Film Crew Union Narrowly Approves Contracts With Producers to Avoid Strike

Film industry crew members voted to approve a pair of contracts with Hollywood producers, but the fight for more fair sets might not be over, according to the Associated Press.

Members of the International Alliance of Theatrical and Stage Employees passed new agreements 56 percent to 44 percent among 36 local unions. When brought to the popular vote, 50.3 percent of members voted yes to the agreements, with 49.7 percent voting no. Approximately 45,000 members of the IATSE members voted in the election from November 12 to 14.

"From start to finish, from preparation to ratification, this has been a democratic process to win the very best contracts," said IATSE International President Matthew Loeb in a statement. "The vigorous debate, high turnout, and close election, indicates we have an unprecedented movement-building opportunity to educate members on our collective bargaining process and drive more participation in our union long-term."

The narrow margin of votes provides a stark contrast to the union's last vote. 98% of union members voted in October to authorize a potential strike of Hollywood productions. The narrow margin could be attributed to disillusionment with the proposed contracts being voted upon, with some IATSE members saying that the conditions would not be enough.

"This is a version of the same deal that we're offered every three years," said veteran stagehand Jason Fitzgerald to the Associated Press. "If we do not take a stand now to try to change the culture of the industry, we will continue to be treated more like disposable parts of a machine and less like human beings."

The proposed contracts affect around 63,000 union members and will include wage increases and core safety measures.

For more reporting from the Associated Press, see below.

Union Strong
Union slogans are seen on a car at the candlelight vigil for Halyna Hutchins at IATSE West Coast Office on October 24, 2021, in Burbank, California. Photo by Rodin Eckenroth/Getty Images

The new contracts come after a standoff that came within days of a strike that would have frozen productions across the U.S.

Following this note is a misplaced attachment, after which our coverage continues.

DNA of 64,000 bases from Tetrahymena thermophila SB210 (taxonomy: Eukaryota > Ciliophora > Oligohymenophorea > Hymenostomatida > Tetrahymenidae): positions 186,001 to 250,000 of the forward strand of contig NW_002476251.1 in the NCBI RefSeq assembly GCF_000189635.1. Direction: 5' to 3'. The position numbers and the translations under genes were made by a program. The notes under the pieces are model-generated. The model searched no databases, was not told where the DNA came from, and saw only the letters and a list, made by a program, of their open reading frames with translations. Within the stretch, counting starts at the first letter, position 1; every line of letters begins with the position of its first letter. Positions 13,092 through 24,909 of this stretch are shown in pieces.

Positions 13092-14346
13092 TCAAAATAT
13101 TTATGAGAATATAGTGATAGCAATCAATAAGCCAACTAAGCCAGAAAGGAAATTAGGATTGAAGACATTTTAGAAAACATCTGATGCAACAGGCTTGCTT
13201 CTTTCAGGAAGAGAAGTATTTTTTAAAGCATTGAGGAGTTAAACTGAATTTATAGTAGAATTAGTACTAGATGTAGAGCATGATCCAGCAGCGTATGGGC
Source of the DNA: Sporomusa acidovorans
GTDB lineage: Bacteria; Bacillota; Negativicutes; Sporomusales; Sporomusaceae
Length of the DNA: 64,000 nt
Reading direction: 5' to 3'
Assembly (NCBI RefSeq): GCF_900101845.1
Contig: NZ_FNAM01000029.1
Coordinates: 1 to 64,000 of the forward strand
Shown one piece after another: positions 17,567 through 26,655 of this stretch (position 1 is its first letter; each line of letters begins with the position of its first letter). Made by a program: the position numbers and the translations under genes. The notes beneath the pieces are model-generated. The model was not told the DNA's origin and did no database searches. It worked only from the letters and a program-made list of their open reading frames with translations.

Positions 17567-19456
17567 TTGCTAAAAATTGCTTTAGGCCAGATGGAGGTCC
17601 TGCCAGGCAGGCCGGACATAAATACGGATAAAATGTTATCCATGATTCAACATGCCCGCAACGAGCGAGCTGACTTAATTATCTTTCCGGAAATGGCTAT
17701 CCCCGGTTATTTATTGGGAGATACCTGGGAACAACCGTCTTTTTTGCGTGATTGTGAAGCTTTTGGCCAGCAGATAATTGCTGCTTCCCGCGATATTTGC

The voting system resembles the U.S. Electoral College.

A victorious "no" vote would have reopened negotiations and brought back the possibility of a strike.

There was joy and relief among many members when the three-year deal was reached with producers on Oct. 16, two days before a strike deadline.

The vote took place in the shadow of the shooting that killed cinematographer Halyna Hutchins and injured director Joel Souza on the New Mexico set of the film "Rust."

Alec Baldwin, the film's star-producer who fired the gun, called it a "one-in-a-trillion event," but many felt like the incident was emblematic of the industry's corner-cutting and critical flaws.

Streaming services had long been allowed lower pay rates, union leaders said.

IATSE represents about 150,000 behind-the-scenes workers, including stagehands, cinematographers, costumers and others employed in all forms of entertainment, from movies and TV to theater, concerts, trade shows and broadcasting.

One contract primarily covers film and TV production on the West Coast and applies to about two-thirds of those members; the other is for production hubs including New Mexico and Georgia.

Movie industry worker Hailey Josselyn, wearing a t-shirt of the International Alliance of Theatrical Stage Employees (IATSA), holds a candle during a vigil to honor cinematographer Halyna Hutchins in Albuquerque, New Mexico, on October 23, 2021. Hutchins was fatally shot on October 21 after an assistant director unwittingly handed actor Alec Baldwin a loaded weapon and told him it was safe to use on the set of a Western filmed in Santa Fe, New Mexico. AP Photo/Andres Leighton, File